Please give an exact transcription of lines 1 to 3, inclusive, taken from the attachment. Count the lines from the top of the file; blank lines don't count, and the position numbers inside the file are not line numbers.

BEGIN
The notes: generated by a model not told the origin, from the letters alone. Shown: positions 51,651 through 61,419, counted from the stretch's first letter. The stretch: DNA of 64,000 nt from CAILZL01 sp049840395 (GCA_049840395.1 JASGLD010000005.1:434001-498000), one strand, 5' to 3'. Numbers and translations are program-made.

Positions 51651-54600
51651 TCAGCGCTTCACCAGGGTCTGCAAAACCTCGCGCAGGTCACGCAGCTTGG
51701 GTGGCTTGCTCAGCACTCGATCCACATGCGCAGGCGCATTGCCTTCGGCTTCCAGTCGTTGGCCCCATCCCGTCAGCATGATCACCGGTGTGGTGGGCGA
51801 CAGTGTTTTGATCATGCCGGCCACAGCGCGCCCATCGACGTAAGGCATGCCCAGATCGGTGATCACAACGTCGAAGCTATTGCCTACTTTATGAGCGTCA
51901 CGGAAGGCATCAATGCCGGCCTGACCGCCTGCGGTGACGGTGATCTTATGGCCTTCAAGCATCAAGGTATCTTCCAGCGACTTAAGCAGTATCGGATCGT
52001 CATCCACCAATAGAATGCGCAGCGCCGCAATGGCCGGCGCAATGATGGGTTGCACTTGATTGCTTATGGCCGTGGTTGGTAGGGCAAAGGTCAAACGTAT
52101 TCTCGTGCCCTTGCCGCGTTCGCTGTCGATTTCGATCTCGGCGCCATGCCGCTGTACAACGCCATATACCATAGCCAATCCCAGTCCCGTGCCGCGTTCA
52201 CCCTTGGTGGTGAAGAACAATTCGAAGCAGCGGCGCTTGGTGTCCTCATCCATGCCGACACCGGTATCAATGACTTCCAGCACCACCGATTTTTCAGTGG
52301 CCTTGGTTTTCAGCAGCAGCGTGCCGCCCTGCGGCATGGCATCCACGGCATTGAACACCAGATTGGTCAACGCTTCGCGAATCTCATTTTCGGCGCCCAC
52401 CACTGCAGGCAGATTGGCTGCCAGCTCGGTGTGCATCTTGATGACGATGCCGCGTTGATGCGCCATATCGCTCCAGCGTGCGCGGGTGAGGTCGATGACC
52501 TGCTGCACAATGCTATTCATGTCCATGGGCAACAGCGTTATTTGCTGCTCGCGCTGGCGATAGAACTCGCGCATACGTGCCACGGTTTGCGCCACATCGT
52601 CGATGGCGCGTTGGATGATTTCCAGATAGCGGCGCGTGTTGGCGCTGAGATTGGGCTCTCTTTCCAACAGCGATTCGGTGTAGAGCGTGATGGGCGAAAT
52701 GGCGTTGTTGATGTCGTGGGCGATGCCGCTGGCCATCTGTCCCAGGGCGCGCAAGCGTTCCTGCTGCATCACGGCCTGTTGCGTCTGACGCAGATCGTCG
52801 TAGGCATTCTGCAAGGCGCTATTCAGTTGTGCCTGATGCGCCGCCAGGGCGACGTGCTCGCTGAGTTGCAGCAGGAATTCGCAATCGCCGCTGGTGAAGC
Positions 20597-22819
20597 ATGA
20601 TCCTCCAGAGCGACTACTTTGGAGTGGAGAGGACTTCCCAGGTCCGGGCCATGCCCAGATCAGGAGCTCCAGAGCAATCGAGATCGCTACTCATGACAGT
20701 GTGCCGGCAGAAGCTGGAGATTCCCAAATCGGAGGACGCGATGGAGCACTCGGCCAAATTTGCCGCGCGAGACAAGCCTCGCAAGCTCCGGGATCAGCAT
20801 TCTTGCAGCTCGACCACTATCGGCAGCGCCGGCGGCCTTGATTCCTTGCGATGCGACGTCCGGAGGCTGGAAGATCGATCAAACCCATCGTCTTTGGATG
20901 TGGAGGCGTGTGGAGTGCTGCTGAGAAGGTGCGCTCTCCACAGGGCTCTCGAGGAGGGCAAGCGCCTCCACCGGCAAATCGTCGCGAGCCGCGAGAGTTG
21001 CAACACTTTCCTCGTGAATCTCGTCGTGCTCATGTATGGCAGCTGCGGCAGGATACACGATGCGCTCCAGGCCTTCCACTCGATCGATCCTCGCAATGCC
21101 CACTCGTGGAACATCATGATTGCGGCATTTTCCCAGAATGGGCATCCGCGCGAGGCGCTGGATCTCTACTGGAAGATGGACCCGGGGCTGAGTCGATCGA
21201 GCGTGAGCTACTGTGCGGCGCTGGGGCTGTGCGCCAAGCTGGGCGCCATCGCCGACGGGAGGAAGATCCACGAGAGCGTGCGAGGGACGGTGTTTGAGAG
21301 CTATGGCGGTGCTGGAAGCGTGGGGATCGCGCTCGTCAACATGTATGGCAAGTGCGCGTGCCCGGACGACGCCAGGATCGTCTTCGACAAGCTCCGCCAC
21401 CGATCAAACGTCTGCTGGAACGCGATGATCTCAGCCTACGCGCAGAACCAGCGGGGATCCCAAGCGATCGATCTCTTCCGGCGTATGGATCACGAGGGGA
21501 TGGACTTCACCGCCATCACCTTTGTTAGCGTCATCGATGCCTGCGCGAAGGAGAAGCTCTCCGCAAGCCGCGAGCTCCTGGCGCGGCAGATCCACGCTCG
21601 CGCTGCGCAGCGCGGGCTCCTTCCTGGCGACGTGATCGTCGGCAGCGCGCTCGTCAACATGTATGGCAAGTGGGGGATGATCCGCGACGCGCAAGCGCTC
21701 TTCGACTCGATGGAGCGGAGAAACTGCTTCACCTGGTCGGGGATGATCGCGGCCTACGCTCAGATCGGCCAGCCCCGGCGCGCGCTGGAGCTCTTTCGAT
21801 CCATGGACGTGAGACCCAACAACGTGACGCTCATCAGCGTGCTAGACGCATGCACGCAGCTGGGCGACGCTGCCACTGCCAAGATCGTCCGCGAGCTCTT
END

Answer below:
The notes: generated by a model not told the origin, from the letters alone. Shown: positions 51,651 through 61,419, counted from the stretch's first letter. The stretch: DNA of 64,000 nt from CAILZL01 sp049840395 (GCA_049840395.1 JASGLD010000005.1:434001-498000), one strand, 5' to 3'. Numbers and translations are program-made.

Positions 51651-54600
51651 TCAGCGCTTCACCAGGGTCTGCAAAACCTCGCGCAGGTCACGCAGCTTGG